Cerulean saluted Able with an appreciative nod. “Sounds like you’re a marvel of planning and industry.”
Able accepted the compliment with a shy smile before his face sobered. “Well, we aren’t afraid of hard work, but we are afraid of death threats.”
“About six months ago, a mob of Uanyi showed up and told us to move on, that we’re not welcome in this district. I told them that we had the authorization of the Inter-Alien Alliance Committee to buy land here and that we have full human rights to form our own society as we see fit. I even showed them our data chip authorizing—”
“They ignored it, didn’t they? Uanyi don’t much care for humans. They’ll continue trying to intimidate you if they think they can get away with it.”
“They did a whole lot more than intimidate. They beat three of our men senseless and threatened to come back and kill our women and children if we didn’t leave.”
Cerulean’s frown deepened as he pushed off from the post. “Did you inform the Human Rights Bureau? Get any Interventionists out here?”
Able sighed. “A couple of Interventionists flew in and took down our complaint. But they told us that since we didn’t have any hard evidence, it’s going to be difficult to follow up. I went all the way to Vandi and issued a formal complaint, but the Human Rights detective I met said that threats against humans were too numerous to deal with. Humans are the minority and what with the Cresta, Uanyi, Ingot, and Luxonians—pardon me, sir, but not all Luxonians are like you—we find that we have very few rights and even fewer friends. At least not anyone who can help to defend us against a band of unruly Uanyi.”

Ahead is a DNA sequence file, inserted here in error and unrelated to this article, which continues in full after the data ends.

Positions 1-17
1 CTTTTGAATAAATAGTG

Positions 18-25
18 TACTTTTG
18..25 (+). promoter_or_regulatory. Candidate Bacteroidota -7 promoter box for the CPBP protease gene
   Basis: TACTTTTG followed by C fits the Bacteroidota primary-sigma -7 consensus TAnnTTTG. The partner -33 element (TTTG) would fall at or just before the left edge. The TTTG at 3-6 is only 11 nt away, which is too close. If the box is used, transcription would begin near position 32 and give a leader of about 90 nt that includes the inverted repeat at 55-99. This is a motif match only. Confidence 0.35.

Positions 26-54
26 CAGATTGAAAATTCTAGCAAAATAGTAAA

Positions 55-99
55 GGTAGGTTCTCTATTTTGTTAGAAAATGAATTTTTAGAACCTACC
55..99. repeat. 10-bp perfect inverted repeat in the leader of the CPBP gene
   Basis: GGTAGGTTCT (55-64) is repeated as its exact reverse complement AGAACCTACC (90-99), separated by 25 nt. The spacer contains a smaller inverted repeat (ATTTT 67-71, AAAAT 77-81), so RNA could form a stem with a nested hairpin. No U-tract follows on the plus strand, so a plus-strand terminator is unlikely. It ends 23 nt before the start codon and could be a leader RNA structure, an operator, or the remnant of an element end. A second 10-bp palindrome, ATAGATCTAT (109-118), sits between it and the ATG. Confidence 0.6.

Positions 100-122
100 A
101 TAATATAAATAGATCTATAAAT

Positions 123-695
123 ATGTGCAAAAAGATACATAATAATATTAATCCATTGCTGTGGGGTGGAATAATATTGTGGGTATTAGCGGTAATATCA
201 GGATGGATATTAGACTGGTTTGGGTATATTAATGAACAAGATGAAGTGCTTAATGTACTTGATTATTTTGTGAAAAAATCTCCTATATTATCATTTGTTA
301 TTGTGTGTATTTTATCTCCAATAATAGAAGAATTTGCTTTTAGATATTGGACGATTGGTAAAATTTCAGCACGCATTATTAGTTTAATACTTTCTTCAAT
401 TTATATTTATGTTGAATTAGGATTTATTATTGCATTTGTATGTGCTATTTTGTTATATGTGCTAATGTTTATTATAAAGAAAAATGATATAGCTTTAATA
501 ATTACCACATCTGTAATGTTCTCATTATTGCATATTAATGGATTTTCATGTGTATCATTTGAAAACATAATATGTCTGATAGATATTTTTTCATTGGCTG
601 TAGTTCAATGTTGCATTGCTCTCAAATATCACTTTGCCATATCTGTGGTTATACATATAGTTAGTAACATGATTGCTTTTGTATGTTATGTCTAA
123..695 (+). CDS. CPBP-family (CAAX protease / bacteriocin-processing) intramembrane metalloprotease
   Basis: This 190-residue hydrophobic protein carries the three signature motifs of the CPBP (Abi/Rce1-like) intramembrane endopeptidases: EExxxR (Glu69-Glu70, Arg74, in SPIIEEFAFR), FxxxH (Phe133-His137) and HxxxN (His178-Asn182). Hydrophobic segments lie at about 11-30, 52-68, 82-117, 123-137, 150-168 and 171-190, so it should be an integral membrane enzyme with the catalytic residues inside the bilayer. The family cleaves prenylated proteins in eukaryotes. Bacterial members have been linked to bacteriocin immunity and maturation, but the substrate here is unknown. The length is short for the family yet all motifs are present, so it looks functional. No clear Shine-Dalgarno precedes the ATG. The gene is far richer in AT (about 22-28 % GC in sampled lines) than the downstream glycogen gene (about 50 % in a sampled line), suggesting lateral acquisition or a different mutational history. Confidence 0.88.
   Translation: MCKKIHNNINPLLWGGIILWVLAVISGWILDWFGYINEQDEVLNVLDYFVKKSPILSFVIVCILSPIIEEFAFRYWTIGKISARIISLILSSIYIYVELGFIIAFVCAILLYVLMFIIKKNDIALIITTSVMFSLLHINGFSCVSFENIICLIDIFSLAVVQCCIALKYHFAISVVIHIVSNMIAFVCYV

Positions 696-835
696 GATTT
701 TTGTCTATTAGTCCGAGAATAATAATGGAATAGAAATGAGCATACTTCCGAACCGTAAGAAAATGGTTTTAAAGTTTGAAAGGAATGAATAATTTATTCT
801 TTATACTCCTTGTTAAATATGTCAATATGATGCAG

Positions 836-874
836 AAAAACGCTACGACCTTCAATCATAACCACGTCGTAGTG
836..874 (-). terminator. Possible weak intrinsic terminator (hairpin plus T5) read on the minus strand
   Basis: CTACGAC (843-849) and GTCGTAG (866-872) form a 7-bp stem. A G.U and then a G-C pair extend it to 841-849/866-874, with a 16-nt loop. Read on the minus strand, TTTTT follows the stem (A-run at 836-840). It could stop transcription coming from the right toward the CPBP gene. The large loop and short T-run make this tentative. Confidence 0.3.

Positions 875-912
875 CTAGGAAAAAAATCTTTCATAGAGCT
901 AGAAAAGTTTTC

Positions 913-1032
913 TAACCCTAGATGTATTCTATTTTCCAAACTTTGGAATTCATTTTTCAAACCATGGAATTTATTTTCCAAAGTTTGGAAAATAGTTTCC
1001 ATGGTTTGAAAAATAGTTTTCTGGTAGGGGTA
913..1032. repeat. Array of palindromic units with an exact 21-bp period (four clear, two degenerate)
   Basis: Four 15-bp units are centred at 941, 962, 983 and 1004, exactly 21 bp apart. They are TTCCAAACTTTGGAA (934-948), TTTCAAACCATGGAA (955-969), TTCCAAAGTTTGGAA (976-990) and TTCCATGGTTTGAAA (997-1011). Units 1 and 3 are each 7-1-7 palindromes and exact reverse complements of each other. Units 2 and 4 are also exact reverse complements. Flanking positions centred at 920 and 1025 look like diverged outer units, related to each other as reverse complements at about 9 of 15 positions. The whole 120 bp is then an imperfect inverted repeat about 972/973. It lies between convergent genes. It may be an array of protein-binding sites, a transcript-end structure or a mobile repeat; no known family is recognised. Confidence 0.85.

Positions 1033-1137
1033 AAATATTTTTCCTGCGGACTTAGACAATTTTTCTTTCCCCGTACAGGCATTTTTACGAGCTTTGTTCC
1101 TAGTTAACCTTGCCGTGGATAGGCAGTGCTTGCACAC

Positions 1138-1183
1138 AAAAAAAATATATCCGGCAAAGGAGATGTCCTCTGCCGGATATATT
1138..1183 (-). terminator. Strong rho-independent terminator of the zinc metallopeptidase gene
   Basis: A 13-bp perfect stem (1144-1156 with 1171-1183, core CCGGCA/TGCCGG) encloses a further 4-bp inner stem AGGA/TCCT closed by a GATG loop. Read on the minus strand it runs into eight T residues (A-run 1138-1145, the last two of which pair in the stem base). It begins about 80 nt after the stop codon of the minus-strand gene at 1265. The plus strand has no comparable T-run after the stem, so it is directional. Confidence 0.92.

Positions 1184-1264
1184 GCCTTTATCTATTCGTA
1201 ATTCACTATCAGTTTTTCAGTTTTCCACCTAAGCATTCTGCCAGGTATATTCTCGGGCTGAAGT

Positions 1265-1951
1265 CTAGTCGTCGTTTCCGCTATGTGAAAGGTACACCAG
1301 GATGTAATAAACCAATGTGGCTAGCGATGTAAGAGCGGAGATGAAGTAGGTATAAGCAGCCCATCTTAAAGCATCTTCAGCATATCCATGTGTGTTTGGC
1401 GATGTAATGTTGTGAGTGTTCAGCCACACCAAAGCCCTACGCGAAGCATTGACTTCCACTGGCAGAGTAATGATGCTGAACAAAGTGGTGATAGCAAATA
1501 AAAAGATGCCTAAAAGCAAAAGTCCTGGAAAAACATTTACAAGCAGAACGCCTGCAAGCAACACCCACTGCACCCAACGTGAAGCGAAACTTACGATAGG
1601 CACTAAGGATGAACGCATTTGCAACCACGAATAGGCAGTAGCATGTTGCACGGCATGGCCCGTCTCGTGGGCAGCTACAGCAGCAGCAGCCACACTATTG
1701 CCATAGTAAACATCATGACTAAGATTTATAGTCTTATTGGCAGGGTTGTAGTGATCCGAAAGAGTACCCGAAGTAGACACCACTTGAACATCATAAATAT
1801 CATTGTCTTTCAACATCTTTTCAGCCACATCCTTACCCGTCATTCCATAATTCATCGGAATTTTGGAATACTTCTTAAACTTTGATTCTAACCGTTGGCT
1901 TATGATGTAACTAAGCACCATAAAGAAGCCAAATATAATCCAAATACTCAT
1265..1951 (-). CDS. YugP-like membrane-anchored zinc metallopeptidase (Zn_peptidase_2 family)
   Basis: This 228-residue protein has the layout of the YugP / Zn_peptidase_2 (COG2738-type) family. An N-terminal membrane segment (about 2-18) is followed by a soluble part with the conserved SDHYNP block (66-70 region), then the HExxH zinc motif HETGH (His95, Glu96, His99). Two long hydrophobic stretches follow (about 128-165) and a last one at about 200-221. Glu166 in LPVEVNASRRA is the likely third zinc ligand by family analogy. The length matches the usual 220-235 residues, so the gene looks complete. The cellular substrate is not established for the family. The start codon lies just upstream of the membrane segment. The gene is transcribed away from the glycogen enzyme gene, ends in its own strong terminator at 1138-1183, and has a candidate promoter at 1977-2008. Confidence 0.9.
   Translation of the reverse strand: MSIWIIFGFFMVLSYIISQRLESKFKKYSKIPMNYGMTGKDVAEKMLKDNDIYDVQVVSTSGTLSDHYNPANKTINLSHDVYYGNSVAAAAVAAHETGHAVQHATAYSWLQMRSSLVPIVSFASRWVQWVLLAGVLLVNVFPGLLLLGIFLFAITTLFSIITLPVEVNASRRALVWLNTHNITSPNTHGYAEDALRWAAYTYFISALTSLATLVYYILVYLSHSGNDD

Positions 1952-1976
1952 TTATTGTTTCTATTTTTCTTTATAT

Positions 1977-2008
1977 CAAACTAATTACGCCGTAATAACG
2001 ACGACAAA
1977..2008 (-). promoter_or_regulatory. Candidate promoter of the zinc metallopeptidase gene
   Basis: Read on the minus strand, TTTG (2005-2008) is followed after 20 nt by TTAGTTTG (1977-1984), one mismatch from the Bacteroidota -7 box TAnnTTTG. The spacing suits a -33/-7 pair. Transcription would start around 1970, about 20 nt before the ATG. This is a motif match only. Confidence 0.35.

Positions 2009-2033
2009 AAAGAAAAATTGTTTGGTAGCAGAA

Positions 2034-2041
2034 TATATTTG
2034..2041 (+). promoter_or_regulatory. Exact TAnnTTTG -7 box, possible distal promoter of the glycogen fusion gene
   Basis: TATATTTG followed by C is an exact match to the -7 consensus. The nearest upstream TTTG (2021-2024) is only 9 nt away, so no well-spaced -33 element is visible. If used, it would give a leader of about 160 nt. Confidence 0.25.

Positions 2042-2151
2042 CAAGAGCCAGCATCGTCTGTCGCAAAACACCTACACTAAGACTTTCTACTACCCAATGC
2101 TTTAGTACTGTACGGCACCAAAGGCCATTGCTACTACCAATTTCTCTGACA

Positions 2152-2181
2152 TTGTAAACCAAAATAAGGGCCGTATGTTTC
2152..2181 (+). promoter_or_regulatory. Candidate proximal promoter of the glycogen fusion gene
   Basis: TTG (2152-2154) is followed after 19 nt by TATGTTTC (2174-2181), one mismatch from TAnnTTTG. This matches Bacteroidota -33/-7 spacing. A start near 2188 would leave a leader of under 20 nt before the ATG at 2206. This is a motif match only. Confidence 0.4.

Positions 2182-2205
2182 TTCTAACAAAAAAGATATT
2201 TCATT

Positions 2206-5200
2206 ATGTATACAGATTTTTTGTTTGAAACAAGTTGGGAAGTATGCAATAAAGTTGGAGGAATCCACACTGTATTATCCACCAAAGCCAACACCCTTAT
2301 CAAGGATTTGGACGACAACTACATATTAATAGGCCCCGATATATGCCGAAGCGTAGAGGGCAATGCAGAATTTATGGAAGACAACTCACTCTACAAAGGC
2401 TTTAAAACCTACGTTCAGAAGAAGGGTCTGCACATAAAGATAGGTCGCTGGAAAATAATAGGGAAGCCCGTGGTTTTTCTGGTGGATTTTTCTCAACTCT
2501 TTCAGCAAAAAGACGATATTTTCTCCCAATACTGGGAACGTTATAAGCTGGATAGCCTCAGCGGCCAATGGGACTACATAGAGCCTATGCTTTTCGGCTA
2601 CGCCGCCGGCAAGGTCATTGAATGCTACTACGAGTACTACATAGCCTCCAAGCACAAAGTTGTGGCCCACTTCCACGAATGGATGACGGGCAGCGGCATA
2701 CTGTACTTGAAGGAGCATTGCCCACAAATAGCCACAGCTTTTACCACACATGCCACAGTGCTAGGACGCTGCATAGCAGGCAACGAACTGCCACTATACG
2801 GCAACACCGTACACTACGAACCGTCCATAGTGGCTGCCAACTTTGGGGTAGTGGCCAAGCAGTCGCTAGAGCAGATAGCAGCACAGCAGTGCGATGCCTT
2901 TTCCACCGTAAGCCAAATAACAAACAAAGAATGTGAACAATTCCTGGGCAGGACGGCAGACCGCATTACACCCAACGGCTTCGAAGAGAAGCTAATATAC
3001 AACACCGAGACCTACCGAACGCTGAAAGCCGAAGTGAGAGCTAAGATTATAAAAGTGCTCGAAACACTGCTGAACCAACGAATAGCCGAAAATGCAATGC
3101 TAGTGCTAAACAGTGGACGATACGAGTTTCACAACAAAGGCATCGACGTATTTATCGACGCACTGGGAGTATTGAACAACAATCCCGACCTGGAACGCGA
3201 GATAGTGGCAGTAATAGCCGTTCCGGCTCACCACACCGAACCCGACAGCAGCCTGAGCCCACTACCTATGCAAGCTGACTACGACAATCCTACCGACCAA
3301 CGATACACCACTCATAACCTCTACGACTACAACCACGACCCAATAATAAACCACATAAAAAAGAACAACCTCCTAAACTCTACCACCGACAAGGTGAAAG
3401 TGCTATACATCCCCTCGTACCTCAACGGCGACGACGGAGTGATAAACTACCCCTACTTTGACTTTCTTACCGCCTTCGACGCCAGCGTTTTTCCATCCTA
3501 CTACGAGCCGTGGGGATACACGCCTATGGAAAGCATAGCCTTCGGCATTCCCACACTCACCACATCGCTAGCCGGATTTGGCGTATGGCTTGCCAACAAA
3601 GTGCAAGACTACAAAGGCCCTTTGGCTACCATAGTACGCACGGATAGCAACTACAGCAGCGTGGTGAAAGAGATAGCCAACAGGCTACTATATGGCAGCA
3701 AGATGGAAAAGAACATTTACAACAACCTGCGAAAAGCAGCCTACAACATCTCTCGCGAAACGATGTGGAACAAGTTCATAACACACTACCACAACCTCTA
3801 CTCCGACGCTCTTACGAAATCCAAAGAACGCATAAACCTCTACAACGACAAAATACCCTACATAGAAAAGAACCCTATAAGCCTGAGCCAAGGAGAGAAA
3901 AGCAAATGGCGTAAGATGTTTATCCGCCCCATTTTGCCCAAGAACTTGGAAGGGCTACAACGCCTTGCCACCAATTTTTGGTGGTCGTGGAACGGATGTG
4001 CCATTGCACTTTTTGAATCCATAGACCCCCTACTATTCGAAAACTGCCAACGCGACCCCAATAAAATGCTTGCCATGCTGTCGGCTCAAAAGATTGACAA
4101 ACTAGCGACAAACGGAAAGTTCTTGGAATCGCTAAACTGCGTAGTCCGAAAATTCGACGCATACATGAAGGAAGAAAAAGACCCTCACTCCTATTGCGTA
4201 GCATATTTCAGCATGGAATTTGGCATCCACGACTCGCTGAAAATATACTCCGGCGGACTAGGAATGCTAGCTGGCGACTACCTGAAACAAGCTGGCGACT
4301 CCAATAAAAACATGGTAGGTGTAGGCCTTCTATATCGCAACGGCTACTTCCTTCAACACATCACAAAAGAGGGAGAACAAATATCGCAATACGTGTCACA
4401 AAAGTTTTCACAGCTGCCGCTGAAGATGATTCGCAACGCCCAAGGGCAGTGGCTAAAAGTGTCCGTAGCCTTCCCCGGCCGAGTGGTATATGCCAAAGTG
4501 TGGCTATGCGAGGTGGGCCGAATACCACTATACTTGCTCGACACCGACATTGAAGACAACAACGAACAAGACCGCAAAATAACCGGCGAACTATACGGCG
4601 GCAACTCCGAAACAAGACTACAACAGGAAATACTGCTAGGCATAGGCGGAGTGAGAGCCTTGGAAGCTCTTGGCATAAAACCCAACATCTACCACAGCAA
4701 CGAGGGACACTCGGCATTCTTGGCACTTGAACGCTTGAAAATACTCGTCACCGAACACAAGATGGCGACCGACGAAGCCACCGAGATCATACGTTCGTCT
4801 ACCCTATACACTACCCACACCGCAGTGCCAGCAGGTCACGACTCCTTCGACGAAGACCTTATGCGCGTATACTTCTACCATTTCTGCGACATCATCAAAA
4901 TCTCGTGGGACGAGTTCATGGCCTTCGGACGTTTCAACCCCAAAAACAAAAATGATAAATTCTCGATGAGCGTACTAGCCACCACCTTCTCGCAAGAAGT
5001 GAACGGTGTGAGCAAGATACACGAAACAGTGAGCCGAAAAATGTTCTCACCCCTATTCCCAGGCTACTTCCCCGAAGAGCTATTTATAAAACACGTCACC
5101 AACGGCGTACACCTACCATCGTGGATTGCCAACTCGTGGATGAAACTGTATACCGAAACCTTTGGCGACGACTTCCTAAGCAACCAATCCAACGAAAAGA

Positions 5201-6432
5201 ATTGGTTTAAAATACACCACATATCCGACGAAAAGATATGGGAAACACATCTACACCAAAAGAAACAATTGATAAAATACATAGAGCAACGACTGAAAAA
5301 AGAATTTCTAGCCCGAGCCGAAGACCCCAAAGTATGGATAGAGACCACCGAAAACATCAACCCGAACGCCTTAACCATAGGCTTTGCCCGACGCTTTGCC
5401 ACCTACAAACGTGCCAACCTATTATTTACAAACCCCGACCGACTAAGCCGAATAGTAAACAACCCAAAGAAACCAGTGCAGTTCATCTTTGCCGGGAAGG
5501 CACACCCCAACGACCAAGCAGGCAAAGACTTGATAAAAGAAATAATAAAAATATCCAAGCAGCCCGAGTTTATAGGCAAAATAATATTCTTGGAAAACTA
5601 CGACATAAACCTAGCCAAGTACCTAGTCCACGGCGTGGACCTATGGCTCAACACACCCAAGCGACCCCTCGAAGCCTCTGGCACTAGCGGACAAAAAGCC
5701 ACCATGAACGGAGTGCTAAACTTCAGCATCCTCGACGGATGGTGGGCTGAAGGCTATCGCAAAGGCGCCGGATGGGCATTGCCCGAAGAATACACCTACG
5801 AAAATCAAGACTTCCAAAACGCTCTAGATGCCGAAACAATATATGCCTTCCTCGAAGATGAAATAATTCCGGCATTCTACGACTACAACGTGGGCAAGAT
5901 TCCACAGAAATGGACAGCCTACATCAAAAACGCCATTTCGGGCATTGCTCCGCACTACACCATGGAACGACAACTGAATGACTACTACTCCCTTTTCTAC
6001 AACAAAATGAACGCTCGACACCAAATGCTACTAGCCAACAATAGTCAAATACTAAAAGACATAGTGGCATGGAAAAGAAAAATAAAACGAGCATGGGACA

Cerulean sat on the top step and rubbed his hands over his face. He let his gaze absorb the vast beauty before him and took a deep breath. Craning his neck, he looked back at the assembly.
Able blinked and glanced away. “You can’t help us?”
Cerulean rose and strode to the woman and the now sleeping infant. He smiled at the bright pink face nestled against his mother’s enfolding body. With a gentle finger, he caressed the tousled, straw-colored hair and peered into the mother’s eyes. “I’ll do everything I can. I have friends. Just give me a few days to track down these Uanyi idiots, and I might be able to convince them that it’ll be in their best interests to leave you alone.”
Relieved smiles broke across every face. The mother’s eyes filled with tears as she reached out and gripped Cerulean’s hand, her voice a shy whisper. “Thank you.”
Cerulean nodded. “Well, I don’t know about you, but solving problems makes me hungry. How about you come in and I’ll scratch up…something?”
A burst of laughter followed this as the two women shuffled to their feet. Able gripped Cerulean’s shoulder. “On the contrary, you’ll be our guest tonight, if you’ll do us the honor. My wife is one of the best cooks on the planet, and her sister can brew the finest tea this side of the moon.”
Cerulean grinned at Able’s soft, delighted eyes. “I can hardly wait to meet them.”
Perching his rumpled hat jauntily on his head, Able grinned back. “You already have.” The small troop shuffled down the steps with Able guiding the woman and baby. He looked back at Cerulean as he stopped on the trail, the rest of the group traipsing down the incline. “I’ll come back at sunset and lead you over. We’ll gather everyone to celebrate.”
Cerulean sighed. “I hope you aren’t counting on me too much. I’ll do the best I can, but you know, trouble is part of life here on Newearth.”
Able bobbed his head in agreement and turned away with a wave. “True, but we’ve got the best reason in the universe to be glad. It isn’t every day that you meet a new friend.”
Cerulean’s gaze followed the small group as they traipsed away.
An odd sensation made him look down. His legs were shaking. In fact, his whole body shook. Collapsing on the bottom step, he held his head in his hands and groaned.
A. K. Frailey is the author of 17 books, a teacher for 35 years, and a homeschooling mother of 8.